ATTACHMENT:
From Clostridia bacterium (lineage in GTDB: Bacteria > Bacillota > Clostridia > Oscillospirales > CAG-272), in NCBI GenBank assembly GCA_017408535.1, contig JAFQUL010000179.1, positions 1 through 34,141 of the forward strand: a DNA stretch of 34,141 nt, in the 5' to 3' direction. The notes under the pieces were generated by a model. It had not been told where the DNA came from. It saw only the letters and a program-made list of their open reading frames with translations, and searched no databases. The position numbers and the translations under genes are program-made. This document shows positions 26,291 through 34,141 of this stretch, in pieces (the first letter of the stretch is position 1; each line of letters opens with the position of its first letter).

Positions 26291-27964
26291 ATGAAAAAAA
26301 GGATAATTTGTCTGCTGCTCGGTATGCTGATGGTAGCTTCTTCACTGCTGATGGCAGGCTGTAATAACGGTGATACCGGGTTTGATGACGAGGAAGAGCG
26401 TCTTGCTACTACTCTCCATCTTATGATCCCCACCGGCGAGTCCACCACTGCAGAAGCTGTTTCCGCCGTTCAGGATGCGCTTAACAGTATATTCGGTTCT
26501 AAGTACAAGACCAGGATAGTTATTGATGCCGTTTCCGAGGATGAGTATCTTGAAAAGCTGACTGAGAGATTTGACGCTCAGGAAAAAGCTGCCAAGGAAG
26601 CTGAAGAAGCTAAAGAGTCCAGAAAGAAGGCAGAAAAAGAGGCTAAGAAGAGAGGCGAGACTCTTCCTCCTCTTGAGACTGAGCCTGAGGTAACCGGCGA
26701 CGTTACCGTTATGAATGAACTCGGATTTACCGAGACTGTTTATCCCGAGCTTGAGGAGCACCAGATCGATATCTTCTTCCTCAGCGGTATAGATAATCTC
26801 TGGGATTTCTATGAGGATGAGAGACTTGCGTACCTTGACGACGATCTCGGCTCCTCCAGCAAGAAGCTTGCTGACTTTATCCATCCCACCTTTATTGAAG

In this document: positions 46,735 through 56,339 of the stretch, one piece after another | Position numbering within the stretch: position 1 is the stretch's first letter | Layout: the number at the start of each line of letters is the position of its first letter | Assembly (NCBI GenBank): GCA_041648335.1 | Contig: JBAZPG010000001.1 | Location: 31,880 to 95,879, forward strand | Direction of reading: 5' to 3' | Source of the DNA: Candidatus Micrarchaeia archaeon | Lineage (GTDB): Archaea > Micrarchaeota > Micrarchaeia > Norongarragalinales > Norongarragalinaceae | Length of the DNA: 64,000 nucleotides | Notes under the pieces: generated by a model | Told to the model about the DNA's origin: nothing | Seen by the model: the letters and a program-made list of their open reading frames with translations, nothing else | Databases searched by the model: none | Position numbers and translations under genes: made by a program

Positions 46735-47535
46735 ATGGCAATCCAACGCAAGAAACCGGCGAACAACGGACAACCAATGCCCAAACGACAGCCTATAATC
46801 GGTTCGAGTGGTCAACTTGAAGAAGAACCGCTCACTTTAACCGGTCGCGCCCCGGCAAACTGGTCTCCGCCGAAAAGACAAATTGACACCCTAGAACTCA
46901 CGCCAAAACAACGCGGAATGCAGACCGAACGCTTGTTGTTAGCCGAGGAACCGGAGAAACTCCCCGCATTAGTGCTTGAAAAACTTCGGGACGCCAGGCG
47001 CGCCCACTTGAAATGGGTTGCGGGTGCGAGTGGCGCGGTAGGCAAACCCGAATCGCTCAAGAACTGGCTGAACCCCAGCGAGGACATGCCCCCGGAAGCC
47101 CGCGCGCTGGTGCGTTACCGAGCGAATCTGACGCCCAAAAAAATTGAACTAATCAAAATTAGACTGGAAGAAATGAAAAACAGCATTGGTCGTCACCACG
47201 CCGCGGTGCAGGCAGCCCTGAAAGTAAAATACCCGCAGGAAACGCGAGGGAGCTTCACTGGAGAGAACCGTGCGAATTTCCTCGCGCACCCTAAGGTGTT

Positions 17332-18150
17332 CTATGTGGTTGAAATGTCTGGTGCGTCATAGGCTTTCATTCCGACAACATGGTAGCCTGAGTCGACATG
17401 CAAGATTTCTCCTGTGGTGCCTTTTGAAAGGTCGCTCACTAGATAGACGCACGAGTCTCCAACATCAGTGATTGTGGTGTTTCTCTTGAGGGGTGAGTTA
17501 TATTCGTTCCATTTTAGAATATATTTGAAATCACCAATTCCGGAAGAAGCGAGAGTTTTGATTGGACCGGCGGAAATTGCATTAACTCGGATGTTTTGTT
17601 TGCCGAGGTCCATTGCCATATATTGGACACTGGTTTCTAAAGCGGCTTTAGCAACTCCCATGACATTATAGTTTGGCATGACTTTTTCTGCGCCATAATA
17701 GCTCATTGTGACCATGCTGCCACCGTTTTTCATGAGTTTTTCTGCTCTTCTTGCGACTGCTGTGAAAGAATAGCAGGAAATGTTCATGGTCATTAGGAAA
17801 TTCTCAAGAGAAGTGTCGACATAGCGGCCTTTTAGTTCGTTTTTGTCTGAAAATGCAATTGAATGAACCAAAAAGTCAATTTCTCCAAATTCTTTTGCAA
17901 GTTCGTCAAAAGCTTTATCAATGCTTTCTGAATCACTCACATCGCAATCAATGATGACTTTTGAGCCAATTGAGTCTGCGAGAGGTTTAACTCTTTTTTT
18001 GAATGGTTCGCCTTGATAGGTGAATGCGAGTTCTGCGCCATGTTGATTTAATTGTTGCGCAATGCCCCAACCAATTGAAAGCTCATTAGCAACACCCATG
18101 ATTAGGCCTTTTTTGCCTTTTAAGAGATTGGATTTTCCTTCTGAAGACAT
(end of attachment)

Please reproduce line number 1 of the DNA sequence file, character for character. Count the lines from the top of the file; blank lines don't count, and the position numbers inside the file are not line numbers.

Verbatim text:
From Clostridia bacterium (lineage in GTDB: Bacteria > Bacillota > Clostridia > Oscillospirales > CAG-272), in NCBI GenBank assembly GCA_017408535.1, contig JAFQUL010000179.1, positions 1 through 34,141 of the forward strand: a DNA stretch of 34,141 nt, in the 5' to 3' direction. The notes under the pieces were generated by a model. It had not been told where the DNA came from. It saw only the letters and a program-made list of their open reading frames with translations, and searched no databases. The position numbers and the translations under genes are program-made. This document shows positions 26,291 through 34,141 of this stretch, in pieces (the first letter of the stretch is position 1; each line of letters opens with the position of its first letter).